Crocs--which makes those colorful plastic shoes with the big holes--is in trouble. Not just because of rampant knock-offs, but because fashion is fickle and money is tight. The company's auditor has expressed doubt about its ability to "continue as a going concern." Here's the management discussion from the Crocs annual report.
It's not an uncommon story: Ramp up to handle high demand while in style, then sit looking at unsold inventory when demand plummets. Without new styles to feed fashion appetites, Crocs can't build revenues and profits for a healthy future; without cash or credit to fuel product development and promotion, Crocs can't survive. By April 1, the company's credit facility will expire, possibly taking the company down with it.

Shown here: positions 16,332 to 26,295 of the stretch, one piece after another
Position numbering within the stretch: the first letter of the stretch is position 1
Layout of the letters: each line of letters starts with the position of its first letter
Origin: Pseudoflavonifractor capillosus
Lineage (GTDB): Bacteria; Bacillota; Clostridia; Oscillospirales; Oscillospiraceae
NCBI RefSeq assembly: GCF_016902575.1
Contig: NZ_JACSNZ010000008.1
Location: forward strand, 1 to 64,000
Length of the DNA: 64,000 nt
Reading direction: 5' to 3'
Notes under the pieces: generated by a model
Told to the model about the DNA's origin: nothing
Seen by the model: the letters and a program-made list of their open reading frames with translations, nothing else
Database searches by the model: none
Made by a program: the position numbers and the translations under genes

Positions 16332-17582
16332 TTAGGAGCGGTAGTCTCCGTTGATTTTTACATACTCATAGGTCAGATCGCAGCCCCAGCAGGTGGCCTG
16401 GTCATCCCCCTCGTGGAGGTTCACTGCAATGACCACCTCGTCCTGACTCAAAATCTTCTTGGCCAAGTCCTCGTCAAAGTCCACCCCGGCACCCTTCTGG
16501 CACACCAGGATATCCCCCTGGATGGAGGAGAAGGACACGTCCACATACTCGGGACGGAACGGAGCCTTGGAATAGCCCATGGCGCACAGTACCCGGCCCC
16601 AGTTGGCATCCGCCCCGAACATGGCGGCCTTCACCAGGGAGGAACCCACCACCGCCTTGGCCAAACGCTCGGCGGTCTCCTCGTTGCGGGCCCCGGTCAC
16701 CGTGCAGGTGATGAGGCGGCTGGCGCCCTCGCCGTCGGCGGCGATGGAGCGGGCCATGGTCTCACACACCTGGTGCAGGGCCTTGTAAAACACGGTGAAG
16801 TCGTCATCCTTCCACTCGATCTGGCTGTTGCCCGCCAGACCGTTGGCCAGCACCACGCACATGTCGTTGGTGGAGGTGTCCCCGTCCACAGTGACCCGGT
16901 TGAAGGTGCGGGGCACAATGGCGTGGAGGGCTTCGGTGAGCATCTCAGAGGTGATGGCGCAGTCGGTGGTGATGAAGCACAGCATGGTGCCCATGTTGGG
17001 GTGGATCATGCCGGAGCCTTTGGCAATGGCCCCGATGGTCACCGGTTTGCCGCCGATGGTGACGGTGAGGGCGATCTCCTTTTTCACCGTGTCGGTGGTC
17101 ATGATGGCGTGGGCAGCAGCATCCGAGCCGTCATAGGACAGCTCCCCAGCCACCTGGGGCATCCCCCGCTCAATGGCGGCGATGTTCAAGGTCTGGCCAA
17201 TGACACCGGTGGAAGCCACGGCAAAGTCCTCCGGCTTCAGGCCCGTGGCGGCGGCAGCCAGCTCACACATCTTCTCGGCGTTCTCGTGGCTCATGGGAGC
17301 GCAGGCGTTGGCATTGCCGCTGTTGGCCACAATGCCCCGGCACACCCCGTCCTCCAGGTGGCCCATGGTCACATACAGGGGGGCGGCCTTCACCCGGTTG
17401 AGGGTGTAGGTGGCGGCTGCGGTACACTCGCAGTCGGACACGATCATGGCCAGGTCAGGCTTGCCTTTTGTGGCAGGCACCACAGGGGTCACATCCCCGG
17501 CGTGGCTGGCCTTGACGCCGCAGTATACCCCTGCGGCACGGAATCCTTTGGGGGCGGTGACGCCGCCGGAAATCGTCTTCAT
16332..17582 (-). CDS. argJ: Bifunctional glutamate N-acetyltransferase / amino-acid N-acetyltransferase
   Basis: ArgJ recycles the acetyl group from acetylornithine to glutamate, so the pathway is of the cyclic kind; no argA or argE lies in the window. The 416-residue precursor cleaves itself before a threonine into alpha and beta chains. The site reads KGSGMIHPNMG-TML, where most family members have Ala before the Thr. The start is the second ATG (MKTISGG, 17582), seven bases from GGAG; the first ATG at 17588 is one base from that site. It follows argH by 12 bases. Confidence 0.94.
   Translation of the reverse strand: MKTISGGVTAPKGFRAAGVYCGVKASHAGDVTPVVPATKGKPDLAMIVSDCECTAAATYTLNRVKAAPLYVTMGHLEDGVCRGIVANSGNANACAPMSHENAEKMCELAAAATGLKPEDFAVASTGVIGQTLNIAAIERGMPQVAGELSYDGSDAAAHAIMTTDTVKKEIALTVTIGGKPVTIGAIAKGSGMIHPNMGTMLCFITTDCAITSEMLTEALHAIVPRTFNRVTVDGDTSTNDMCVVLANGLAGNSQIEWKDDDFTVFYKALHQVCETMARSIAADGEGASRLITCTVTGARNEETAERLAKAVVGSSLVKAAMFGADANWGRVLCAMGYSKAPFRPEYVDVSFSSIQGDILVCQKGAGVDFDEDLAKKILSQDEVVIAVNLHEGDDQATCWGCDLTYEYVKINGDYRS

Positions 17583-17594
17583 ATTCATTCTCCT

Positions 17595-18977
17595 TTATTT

Crocs doesn't stand alone. Jibbitz, which makes accessory charms that fit in the holes of Crocs shoes, might have a rough time if people can't buy Crocs. Some 5,000 stores worldwide won't be carrying Crocs if the company fails. Not a happy ripple effect, especially in this economy.